Reducing Image Size With Gimp

Gimp Image Resizing

If your wondering why you would want to reduce image file sizes, there are a couple of reasons. Firstly large image sizes cause slow page load times, so images should be no larger than necessary. Also web interfaces for uploading images often have a maximun file size, so you may actually NEED to resize your images to be able to upload them at all.

For image manipulation there are some great free programs out there. Currently I use Gimp, so I'll show you how to use this to reduce image file sizes.

When you've taken the photo you may have held the camera on it's side to take a portrait shot so when you first open the image up in Gimp it may be necessary to rotate the image- see below - In the main menu select Image / Transform / and rotate 90° clockwise or anticlockwise as necessary.

Gimp Rotate Image

You'll notice next to the image name at the top of the Gimp window it gives the image size in pixels. The image of Princess my cat that I've used here measures 3072x2304px (Pixels) straight out of the camera. This is about 2.5X wider than my laptop, and the maximumn width that the image may be used at will be about 600px, so the file size of this image can be reduced a great deal by scaling the image down in size.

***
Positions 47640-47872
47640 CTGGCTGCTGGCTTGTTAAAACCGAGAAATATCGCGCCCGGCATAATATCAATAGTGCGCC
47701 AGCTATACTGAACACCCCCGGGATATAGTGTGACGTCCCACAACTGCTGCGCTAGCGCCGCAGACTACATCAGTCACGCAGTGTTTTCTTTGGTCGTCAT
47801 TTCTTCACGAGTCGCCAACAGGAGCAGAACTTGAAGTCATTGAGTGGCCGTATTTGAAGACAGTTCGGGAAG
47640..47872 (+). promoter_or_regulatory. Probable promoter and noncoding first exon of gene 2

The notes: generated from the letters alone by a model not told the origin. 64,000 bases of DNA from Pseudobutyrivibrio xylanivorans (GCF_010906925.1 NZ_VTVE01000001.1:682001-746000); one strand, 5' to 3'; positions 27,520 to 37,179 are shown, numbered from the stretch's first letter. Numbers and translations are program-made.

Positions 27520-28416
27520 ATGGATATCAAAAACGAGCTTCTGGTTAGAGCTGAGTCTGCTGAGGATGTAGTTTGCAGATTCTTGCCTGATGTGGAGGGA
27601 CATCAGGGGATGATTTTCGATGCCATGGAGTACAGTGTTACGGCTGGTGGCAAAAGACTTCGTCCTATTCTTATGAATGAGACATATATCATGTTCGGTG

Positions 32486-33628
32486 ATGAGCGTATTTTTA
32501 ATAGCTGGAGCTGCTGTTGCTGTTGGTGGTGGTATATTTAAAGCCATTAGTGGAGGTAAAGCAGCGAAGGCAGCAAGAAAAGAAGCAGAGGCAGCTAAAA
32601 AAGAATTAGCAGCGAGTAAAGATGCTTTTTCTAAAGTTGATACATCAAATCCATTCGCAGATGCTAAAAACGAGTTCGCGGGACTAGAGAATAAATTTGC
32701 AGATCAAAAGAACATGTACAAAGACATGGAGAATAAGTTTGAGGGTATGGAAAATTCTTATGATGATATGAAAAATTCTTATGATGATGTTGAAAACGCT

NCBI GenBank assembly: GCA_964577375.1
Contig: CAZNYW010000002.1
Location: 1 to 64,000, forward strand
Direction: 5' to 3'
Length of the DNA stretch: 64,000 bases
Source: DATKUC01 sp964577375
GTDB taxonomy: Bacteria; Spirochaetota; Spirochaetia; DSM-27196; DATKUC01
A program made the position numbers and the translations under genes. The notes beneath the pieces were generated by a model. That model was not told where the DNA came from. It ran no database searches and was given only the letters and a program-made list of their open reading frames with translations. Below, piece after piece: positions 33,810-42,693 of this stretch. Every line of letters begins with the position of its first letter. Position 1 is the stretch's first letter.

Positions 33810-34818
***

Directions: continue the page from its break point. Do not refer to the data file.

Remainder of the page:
In the main menu select Image / Scale Image.

Gimp Scale Image

In the image scale dialogue box enter the new width. In this case I resized to 600px wide. If you click in the height setting it should automatically scale to keep the images aspect ratio. If it doesn't you can use the link symbol to the right of the width and height boxes to keep width and height linked or unlinked.

Gimp Scale Image Select Size

After scaling the image, now save it in a light weight format, I usually use the .jpg format. In Gimp the save feature in the file menu will only save to the native Gimp format, so to save as a .jpg file use export as shown below.

Gimp Export

On exporting the image you will be given the option to reduce the quality of the image to further reduce the image size. The quality you select may depend on the detail within the image, but in general a small reduction in image quality will not produce a noticable difference and will further reduce the file size of the image.